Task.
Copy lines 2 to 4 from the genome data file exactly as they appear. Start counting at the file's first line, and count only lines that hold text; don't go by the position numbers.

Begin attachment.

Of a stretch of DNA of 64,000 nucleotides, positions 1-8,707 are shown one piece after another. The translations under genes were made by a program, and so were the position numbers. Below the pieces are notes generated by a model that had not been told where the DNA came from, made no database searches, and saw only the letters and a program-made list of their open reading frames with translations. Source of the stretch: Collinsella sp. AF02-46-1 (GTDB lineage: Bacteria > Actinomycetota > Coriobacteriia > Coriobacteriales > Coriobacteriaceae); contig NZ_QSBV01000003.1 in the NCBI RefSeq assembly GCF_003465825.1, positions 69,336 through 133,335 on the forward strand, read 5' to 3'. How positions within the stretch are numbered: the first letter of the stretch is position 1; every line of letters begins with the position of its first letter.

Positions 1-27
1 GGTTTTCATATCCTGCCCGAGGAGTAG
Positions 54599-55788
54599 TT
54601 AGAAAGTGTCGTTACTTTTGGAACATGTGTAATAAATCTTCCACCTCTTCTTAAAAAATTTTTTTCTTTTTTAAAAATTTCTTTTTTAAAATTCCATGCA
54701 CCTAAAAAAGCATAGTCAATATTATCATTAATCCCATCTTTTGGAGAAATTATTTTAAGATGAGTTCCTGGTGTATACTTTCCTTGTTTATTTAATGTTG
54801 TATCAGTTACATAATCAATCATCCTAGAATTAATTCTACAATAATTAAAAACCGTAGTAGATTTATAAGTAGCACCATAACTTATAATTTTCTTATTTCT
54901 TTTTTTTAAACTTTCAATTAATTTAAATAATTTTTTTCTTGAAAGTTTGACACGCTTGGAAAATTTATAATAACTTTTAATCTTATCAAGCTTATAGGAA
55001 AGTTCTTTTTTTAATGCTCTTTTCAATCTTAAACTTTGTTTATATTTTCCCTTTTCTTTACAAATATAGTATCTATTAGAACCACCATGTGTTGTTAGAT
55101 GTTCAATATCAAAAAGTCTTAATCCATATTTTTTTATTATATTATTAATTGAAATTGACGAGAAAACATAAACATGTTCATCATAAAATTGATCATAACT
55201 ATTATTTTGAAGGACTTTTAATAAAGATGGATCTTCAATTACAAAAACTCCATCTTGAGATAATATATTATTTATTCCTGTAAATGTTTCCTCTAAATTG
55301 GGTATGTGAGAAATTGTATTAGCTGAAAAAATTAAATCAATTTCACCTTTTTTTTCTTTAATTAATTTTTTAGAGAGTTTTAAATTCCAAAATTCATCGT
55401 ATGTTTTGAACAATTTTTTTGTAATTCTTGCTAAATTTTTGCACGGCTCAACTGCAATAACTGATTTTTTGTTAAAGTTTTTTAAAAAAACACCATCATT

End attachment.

Positions 1-27
1 GGTTTTCATATCCTGCCCGAGGAGTAG
Positions 54599-55788